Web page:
Some of you may recall that earlier this year I had an opportunity to visit California. It was the first time I had ever been to Northern California and when I was choosing gifts to bring back for my children I was delighted to find the book Girls Who Looked Under Rocks. The book is subtitled The Lives of Six Pioneering Naturalists, it was written by Jeannine Atkins and illustrated by Paula Conner. I purchased the 63 page book for $8.95 plus tax at the gift shop in Muir Woods. From my point of view the best part is the follow-up resources listed in the back of the book. My best guess is this short chapter book was written for an eight to ten year old female audience although others can certainly appreciate the subject matter.

Girls Who Looked Under Rocks briefly describes the life and times of the following revolutionary naturalists: Maria Sibylla Merian, Anna Botsford Comstock, Frances Hamerstrom, Rachel Carson, Miriam Rothschild and Jane Goodall. The tales of these girls growing up in restrictive societies that frowned on their interests flows naturally into their lives as young women, adolescents, mature women and continues to their deaths unless they are still living today. Considering the length of the book, the size of the type, and the full page illustrations I was pleasantly surprised to find such a wealth of information about each of the women chosen by the author. The stories are real although the author has used a modest amount of literary license to bring the lives of these amazing women into the lives of readers today.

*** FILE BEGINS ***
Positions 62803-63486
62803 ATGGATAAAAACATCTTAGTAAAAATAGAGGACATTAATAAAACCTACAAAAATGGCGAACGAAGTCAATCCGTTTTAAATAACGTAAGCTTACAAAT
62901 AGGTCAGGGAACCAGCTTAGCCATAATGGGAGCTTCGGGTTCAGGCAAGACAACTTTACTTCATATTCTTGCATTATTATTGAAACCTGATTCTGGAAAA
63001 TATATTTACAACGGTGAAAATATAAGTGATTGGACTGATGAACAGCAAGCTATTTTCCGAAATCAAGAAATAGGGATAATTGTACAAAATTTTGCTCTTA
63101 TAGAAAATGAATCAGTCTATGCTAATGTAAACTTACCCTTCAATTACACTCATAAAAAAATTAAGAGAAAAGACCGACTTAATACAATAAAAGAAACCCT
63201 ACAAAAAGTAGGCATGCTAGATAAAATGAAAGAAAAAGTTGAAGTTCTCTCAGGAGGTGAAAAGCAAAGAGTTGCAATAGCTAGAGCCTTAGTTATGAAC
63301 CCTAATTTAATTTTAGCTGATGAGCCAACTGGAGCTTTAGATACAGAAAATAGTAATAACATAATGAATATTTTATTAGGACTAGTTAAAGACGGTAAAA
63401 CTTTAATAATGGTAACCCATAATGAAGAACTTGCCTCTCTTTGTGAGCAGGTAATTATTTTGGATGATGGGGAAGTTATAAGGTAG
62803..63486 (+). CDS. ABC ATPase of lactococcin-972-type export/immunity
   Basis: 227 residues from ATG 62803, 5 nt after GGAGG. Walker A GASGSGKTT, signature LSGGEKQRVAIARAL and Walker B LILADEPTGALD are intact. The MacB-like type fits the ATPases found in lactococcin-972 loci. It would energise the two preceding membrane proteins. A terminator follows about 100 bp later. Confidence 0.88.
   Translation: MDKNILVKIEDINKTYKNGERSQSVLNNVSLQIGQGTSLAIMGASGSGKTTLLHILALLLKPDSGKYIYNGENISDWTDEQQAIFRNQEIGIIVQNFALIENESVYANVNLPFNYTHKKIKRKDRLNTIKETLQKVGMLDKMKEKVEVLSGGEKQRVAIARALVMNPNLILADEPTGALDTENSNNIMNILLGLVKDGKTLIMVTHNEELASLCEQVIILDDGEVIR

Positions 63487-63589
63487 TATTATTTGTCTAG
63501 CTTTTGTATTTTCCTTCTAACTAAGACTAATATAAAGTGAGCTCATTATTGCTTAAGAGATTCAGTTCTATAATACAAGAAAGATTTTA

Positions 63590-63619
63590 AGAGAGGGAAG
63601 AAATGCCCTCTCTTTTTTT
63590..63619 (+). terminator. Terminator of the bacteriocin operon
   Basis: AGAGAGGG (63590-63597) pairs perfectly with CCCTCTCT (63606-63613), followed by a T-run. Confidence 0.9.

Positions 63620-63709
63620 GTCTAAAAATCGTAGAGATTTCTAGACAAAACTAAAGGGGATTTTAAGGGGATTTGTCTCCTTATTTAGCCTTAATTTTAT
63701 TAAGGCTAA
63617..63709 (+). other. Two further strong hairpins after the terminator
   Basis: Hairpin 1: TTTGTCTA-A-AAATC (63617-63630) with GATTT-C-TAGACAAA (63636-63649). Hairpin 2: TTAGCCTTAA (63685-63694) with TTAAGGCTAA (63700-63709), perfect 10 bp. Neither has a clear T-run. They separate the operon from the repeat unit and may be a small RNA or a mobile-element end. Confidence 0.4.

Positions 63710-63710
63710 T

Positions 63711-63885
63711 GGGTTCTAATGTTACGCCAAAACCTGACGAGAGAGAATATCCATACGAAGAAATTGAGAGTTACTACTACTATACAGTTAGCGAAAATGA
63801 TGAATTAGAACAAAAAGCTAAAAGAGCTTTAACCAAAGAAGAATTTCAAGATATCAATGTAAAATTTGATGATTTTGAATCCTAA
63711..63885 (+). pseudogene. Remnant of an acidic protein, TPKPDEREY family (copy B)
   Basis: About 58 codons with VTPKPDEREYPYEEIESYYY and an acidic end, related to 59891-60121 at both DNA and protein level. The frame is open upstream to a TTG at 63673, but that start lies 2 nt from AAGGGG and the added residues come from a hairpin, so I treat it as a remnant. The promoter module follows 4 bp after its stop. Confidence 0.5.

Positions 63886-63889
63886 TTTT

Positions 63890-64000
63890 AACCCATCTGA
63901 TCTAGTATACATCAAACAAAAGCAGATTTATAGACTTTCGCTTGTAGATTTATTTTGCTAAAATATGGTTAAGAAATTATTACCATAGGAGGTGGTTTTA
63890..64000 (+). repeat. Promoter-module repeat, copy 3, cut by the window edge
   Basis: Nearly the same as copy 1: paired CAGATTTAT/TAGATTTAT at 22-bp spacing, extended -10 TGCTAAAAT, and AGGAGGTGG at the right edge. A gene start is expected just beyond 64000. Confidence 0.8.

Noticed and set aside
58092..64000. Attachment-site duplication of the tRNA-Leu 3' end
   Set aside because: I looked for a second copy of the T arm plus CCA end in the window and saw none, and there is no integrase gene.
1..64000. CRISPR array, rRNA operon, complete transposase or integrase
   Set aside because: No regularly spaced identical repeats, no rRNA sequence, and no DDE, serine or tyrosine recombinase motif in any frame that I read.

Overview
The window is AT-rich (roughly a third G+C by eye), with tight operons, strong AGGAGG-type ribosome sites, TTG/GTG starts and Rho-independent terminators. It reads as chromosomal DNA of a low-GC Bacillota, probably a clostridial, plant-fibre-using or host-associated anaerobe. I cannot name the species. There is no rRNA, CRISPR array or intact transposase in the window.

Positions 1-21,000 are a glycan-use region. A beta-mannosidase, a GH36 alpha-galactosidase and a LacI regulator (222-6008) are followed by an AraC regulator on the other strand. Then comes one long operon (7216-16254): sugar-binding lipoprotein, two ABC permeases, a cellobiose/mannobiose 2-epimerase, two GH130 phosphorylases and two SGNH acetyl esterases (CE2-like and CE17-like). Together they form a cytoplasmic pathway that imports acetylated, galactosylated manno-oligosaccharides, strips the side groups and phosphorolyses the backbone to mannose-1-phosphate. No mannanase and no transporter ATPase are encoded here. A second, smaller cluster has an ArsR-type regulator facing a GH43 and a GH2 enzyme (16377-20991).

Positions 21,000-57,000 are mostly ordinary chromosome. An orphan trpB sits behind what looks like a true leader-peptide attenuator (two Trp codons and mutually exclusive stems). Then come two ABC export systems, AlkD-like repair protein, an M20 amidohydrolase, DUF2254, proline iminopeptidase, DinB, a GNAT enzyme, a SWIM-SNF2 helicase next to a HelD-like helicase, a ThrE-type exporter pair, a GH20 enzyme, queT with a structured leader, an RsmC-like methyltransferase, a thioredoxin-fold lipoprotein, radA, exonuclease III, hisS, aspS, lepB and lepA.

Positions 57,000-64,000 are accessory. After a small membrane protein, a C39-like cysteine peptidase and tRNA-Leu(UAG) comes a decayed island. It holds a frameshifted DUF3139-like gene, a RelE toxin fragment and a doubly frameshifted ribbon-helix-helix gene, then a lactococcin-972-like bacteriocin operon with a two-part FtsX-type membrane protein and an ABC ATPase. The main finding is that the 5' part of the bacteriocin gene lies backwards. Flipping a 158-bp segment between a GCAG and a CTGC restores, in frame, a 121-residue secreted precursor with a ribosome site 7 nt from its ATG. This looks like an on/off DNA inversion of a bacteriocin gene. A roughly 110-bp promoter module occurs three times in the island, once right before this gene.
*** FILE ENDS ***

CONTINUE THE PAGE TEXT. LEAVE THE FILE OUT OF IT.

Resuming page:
Although the book focuses on six women who studied nature and the physical world the book highlights important artistic, literary, social and political contributions these women made. Anna Botsford Comstock was the first female professor hired by Cornell University. Several of her classmates were suffragists who fought for the voting rights of women. Rachel Carson’s book Silent Spring was written after a friend of hers wrote about how the robin population near her home had been affected after a pesticide application. Silent Spring was an unpopular book at the time but it was an influential work that helped ban harmful pesticides in the United States. Miriam Rothschild has been an important voice for the gay and lesbian community. She also lobbied on behalf of the mentally challenged, arguing that they needed a higher standard of care and better living conditions.

People who are familiar with the story of Jane Goodall know that her legendary work among primates has been well documented elsewhere. Each of the women featured in Girls Who Looked Under Rocks had their own difficulties to overcome. All of them were persecuted, ridiculed and looked down upon yet these women clung to their dreams despite the challenges they faced. In my opinion Girls Who Looked Under Rocks is a concise, well written, relatively easy to read book. It offers simple, interesting biographical information about each of the six women and their contributions to the study of modern day science. The large, detailed illustrations are appropriate for the younger target audience, even children who are too young to read can look at pictures of reptiles, insects and plant life.

So far you’ve heard what I have to say about the book, you read earlier that it was purchased as a gift for my daughter mainly because I wanted her to be exposed to women who carved their own destiny out of a hard and unyielding world. I had hoped that the book would encourage her to explore the plant, animal and insect life around her. I went through parts of the book with my daughter Jane. She liked the section on Jane Goodall mainly because they share the same name. So far my daughter Jill hasn’t shown much of an interest in Girls Who Looked Under Rocks. In terms of her future I can only hope that someday there will be a book about girls who liked to play video games.

Girls Who Looked Under Rocks: A Sharing Nature with Children Book published by Dawn Publications. ISBN 1-58469-011-9 

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